Position Paper for "The W3C Workshop on Binary Interchange of XML Information Item Sets", September 24-26th, 2003, Santa Clara, California, USA

Stephen D. Williams Aug. 8th, 2003 sdw@lig.net 703-724-0118

The topic of this workshop appears to be entirely anticipated by my work and recent presentation on what is currently called Efficiency Structured XML, or esXML, and its library esDOM. This position paper will briefly answer the requested items in the meeting announcement and incorporates by reference the full presentation and discussion of esXML at: http://www.esxml.org

Characteristics suggested and comparison to esXML/esDOM:

  1. It would not be restricted to a single schema or vocabulary, and hence could be interoperable between vocabularies;
  2. It would not be restricted to a single application or hardware device, and hence could be interoperable between implementations;
  3. Improved network efficiency and reduced storage needs: compression techniques that make use of domain-specific knowledge often do better than more generic compression;
  4. Sending pre-parsed data could reduce the complexity of applications, and may facilitate creation of simpler internal data structures.
  5. Web Services may need more efficiency, and a pre-parsed binary transmission format may help people to continue to work with Web Services rather than to explore proprietary interfaces.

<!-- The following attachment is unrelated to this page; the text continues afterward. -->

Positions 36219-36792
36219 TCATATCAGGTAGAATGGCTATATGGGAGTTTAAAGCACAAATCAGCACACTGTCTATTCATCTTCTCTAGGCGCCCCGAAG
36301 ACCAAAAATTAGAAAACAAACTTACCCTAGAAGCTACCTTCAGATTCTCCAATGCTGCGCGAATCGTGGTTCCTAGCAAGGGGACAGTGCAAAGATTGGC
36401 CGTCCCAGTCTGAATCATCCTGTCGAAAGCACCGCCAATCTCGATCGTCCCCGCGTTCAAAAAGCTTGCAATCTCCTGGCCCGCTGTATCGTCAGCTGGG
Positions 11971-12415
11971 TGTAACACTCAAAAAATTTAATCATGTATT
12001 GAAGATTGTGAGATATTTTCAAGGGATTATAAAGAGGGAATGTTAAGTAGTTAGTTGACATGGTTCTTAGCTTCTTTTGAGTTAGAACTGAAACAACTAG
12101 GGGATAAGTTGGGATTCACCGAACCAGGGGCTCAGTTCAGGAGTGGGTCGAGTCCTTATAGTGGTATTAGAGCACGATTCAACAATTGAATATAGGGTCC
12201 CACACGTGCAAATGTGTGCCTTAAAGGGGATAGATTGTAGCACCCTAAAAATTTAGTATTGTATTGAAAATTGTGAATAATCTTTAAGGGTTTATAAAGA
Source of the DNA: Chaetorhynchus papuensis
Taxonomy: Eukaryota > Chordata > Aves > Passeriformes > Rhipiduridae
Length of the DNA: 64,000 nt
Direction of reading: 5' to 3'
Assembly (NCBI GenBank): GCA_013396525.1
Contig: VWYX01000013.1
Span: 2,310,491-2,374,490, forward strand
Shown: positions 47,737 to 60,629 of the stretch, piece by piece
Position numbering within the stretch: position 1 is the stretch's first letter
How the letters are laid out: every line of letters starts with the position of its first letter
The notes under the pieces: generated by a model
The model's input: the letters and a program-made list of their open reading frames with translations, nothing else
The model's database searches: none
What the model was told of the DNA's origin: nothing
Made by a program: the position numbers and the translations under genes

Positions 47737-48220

One question you didn't ask that seems obvious is the handling of binary data. Binary data, such as an image, included in esXML is stored unencoded as binary data. Of course, conversion to XML 1.0 text encoding would require b64 or similar, but in many cases this would allow great efficiency.

It is a design requirement of esXML/esDOM libraries to support both XML 1.0 and esXML via a run-time configuration step so that debugging or other inspection can occur when needed. Of course utilities will be availble for such conversion also. The loss of source viewability is an issue, but it just has to be traded for efficiency. I can't see any details about an image until I view or edit it, and this is a similar tradeoff.

I believe I am proposing a number of new paradigms which appear to be viable and useful. I would very much like to be invited to give a presentation on the first day of this working group.


Thank you for your consideration.

Stephen D. Williams

Senior Technical Director at High Performance Technologies, Inc.